Deforestation in the state of Rondônia in western Brazil. Image: NASA, 30 July 2000The Anthropocene is the proposed name for a new geological epoch: one defining the timeframe in which humankind has exerted such power over the Earth that we alter its geology. But when did the Anthropocene begin?
Some argue the Anthropocene started a couple of centuries ago:
"It's disconcerting to learn that many stratigraphers have come to believe that we are such an event—that human beings have so altered the planet in just the past century or two that we've ushered in a new epoch: the Anthropocene. The record of our impact leaving “may look as sudden and profound as that of an asteroid.”
Deforestation in the state of Rondônia in western Brazil. Image: NASA, 2 August 2010From a "Paleo" perspective, the impact of the agricultural revolution around 10,000 years cannot be ignored. Even the Fertile Crescent was turned into a dessert by human activity thousands of years ago. As the images of an area of Brazil rainforest in 2000 and 2010 show, our frenetic activity continues to destroy forest for agriculture and pasture land. A "Paleo" perspective also recognizes the role of our ancestors in the megafauna extinctions of the late Paleolithic. As David Biello writes in Scientific American:
"Some argue that humans began changing the global environment about 50,000 years back, in the Pleistocene epoch, helping along if not outright causing the mass extinctions of megafauna, from mammoths to giant kangaroos, on most continents. Others date it to the emergence of agriculture some 7,000 years ago. The most definitive cases to be made coincide with the start of the industrial revolution and the dawn of the atomic age."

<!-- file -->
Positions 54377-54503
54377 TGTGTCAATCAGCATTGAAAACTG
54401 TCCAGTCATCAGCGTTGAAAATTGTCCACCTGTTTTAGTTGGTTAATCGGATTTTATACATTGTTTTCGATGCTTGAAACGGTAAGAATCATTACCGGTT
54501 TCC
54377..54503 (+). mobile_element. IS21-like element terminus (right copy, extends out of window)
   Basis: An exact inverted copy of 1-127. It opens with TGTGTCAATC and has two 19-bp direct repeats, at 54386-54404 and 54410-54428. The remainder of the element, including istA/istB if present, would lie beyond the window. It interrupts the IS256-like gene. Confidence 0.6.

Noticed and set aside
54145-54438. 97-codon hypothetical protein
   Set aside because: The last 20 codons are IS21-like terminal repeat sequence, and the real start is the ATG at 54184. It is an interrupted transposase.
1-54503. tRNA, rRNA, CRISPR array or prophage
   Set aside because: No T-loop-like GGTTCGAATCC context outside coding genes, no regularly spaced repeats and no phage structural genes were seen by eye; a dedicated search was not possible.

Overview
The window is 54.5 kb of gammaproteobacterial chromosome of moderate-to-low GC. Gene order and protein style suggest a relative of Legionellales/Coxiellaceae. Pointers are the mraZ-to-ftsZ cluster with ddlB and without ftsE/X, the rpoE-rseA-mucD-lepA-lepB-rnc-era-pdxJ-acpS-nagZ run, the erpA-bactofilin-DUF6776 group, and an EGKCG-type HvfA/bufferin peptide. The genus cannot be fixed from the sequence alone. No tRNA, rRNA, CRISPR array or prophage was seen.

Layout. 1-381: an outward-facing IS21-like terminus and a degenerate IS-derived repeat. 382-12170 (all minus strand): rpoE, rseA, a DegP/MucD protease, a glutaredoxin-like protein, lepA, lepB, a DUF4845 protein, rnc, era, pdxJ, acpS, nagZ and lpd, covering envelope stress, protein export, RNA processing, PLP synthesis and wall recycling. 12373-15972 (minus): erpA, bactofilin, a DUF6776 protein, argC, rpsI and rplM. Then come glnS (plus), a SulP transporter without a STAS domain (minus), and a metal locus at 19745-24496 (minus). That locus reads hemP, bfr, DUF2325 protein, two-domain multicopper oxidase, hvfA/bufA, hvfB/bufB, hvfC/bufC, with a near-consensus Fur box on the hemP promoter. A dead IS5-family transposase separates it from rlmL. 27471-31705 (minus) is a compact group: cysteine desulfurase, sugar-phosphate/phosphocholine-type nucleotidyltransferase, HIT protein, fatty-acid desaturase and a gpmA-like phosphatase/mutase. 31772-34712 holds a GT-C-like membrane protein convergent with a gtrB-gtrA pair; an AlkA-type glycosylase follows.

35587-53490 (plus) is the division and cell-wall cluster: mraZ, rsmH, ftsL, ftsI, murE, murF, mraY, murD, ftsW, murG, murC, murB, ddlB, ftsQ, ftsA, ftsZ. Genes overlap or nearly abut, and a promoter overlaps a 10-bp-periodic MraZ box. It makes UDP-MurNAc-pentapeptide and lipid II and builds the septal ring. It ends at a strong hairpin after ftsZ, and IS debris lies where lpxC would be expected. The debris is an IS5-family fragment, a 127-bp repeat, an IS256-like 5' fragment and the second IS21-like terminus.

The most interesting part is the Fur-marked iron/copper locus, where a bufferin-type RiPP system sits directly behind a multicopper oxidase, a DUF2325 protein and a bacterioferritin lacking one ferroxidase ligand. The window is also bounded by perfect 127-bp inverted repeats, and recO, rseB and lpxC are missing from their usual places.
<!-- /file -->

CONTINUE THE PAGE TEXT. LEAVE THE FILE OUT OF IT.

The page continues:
The recent paper "Dating the Anthropocene" published in Elementa proposes a broad scientific study to uncover the global history of the Anthropocene, the period of "human transformation of the terrestrial biosphere." It would require "an entirely revamped scientific effort in archaeology, ecology and paleontology, among other disciplines, at an unprecedented planetary scale." According to lead author Erle C. Ellis:
"This is great scientific work that can be done and needs to be done. It will help us define the role of humans in shaping the Anthropocene and will mark a scientific triumph for humanity: a full empirical account of our rise to global stewardship of the biosphere."
The greater challenge for humankind will be transitioning from dominance to stewardship.